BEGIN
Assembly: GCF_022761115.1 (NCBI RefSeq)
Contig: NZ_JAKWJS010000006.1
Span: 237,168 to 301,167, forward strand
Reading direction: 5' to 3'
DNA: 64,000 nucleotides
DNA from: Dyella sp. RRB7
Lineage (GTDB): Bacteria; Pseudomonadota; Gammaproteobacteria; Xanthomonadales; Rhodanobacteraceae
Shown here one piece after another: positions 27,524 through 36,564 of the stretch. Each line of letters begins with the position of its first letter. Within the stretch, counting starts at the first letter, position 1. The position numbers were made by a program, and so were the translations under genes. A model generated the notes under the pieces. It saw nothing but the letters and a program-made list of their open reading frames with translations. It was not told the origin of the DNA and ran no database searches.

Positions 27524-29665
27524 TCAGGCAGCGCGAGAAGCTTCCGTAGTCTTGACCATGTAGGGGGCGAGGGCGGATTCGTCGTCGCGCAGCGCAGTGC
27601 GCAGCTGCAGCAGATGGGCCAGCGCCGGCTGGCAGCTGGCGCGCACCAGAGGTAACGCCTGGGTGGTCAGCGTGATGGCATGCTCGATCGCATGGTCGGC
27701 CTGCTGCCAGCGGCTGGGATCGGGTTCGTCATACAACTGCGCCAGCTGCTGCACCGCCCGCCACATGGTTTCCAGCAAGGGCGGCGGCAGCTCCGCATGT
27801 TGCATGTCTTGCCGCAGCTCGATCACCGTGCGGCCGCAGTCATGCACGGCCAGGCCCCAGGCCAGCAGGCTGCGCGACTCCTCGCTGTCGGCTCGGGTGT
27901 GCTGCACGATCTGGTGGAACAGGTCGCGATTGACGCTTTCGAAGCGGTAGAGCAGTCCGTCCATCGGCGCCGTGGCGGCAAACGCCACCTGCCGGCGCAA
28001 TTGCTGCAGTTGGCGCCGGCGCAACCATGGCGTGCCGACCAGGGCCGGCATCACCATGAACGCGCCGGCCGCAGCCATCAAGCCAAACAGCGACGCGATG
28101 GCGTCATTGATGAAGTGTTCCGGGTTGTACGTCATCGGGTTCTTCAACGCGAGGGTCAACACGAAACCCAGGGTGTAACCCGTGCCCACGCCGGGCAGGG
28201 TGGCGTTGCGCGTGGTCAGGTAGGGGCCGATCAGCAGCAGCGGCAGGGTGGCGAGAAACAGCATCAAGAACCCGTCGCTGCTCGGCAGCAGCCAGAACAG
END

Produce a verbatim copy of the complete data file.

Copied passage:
Assembly: GCF_022761115.1 (NCBI RefSeq)
Contig: NZ_JAKWJS010000006.1
Span: 237,168 to 301,167, forward strand
Reading direction: 5' to 3'
DNA: 64,000 nucleotides
DNA from: Dyella sp. RRB7
Lineage (GTDB): Bacteria; Pseudomonadota; Gammaproteobacteria; Xanthomonadales; Rhodanobacteraceae
Shown here one piece after another: positions 27,524 through 36,564 of the stretch. Each line of letters begins with the position of its first letter. Within the stretch, counting starts at the first letter, position 1. The position numbers were made by a program, and so were the translations under genes. A model generated the notes under the pieces. It saw nothing but the letters and a program-made list of their open reading frames with translations. It was not told the origin of the DNA and ran no database searches.

Positions 27524-29665
27524 TCAGGCAGCGCGAGAAGCTTCCGTAGTCTTGACCATGTAGGGGGCGAGGGCGGATTCGTCGTCGCGCAGCGCAGTGC
27601 GCAGCTGCAGCAGATGGGCCAGCGCCGGCTGGCAGCTGGCGCGCACCAGAGGTAACGCCTGGGTGGTCAGCGTGATGGCATGCTCGATCGCATGGTCGGC
27701 CTGCTGCCAGCGGCTGGGATCGGGTTCGTCATACAACTGCGCCAGCTGCTGCACCGCCCGCCACATGGTTTCCAGCAAGGGCGGCGGCAGCTCCGCATGT
27801 TGCATGTCTTGCCGCAGCTCGATCACCGTGCGGCCGCAGTCATGCACGGCCAGGCCCCAGGCCAGCAGGCTGCGCGACTCCTCGCTGTCGGCTCGGGTGT
27901 GCTGCACGATCTGGTGGAACAGGTCGCGATTGACGCTTTCGAAGCGGTAGAGCAGTCCGTCCATCGGCGCCGTGGCGGCAAACGCCACCTGCCGGCGCAA
28001 TTGCTGCAGTTGGCGCCGGCGCAACCATGGCGTGCCGACCAGGGCCGGCATCACCATGAACGCGCCGGCCGCAGCCATCAAGCCAAACAGCGACGCGATG
28101 GCGTCATTGATGAAGTGTTCCGGGTTGTACGTCATCGGGTTCTTCAACGCGAGGGTCAACACGAAACCCAGGGTGTAACCCGTGCCCACGCCGGGCAGGG
28201 TGGCGTTGCGCGTGGTCAGGTAGGGGCCGATCAGCAGCAGCGGCAGGGTGGCGAGAAACAGCATCAAGAACCCGTCGCTGCTCGGCAGCAGCCAGAACAG